Investigating Phase‐Change‐Induced Flow in Gas Diffusion Layers in Fuel Cells with X‐ray Computed Tomography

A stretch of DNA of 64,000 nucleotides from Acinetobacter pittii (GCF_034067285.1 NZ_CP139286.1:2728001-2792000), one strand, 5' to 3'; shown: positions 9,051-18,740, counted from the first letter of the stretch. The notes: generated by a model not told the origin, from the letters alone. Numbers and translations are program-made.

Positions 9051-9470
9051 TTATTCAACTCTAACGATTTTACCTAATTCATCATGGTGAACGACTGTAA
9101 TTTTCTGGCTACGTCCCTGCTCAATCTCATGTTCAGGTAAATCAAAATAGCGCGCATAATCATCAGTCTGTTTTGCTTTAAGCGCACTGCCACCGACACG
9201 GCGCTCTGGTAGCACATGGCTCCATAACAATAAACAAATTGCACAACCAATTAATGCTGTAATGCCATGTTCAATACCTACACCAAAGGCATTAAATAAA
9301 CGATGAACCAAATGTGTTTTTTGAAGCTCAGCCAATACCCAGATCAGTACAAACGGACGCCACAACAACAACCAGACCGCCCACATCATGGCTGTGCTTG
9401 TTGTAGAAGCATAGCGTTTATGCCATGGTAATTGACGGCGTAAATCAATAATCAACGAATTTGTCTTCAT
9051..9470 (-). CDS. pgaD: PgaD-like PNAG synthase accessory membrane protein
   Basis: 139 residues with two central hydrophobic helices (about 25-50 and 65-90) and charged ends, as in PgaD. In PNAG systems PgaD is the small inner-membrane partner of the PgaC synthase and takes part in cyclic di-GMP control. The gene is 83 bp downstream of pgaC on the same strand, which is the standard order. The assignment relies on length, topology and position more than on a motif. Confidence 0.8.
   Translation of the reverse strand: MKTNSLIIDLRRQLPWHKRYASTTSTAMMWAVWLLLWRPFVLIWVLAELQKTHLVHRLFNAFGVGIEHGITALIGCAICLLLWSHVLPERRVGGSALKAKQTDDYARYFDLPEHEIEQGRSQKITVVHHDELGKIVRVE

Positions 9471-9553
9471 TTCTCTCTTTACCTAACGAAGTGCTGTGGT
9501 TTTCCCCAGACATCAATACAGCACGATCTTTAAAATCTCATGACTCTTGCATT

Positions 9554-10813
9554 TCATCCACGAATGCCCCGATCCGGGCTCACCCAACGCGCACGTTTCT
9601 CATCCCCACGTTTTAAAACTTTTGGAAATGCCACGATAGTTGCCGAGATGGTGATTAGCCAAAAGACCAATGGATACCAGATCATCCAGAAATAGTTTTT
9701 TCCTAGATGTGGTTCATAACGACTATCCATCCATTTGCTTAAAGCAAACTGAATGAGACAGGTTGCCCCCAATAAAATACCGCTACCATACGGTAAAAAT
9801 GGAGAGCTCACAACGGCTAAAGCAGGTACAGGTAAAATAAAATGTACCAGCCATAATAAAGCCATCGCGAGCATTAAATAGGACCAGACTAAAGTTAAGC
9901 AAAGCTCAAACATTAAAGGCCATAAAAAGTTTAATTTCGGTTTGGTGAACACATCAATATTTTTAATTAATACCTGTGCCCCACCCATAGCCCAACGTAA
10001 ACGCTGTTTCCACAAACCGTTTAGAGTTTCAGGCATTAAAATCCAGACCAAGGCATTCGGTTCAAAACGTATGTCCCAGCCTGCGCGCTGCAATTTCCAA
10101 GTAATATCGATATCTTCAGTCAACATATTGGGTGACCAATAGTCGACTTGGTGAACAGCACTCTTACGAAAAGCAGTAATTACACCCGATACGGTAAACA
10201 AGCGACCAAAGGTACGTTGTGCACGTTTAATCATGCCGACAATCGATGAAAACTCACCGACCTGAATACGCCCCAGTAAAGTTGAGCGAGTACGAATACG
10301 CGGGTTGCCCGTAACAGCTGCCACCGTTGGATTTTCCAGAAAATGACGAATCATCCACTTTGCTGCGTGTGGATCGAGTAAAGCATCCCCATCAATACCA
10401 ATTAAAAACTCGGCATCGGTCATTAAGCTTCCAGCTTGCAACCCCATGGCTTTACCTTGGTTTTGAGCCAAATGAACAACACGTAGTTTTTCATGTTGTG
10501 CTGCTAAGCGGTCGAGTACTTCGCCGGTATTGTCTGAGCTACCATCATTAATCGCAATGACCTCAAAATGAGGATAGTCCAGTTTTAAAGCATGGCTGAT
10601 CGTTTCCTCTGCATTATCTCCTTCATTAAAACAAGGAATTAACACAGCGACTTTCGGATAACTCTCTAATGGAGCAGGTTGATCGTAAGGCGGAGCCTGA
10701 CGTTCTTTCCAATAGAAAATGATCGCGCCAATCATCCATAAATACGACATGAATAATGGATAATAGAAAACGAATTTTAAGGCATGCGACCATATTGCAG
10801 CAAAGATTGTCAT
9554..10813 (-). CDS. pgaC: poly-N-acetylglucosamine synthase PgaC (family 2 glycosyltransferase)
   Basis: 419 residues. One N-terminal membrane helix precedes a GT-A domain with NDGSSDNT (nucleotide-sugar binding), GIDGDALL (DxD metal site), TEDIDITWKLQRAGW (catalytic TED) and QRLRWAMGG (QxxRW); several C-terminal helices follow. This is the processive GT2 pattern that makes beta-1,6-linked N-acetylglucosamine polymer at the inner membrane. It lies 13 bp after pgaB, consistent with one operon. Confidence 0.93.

The performance of polymer‐electrolyte fuel cells is heavily dependent on proper management of liquid water. One particular reason is that liquid water can collect in the gas diffusion layers (GDLs) blocking the reactant flow to the catalyst layer. This results in increased mass‐transport losses. At higher temperatures, evaporation of water becomes a dominant water‐removal mechanism and specifically phase‐change‐induced (PCI) flow is present due to thermal gradients. This study used synchrotron based micro X‐ray computed tomography (CT) to visualize and quantify the water distribution within gas diffusion layers subject to a thermal gradient. Plotting saturation as a function of through‐plane distance quantitatively shows water redistribution, where water evaporates at hotter locations and condenses in colder locations. The morphology of the GDLs on the micro‐scale, as well as evaporating water clusters, are resolved, indicating that the GDL voids are slightly prolate, whereas water clusters are oblate. From the mean radii of water distributions and visual inspection, it is observed that larger water clusters evaporate faster than smaller ones.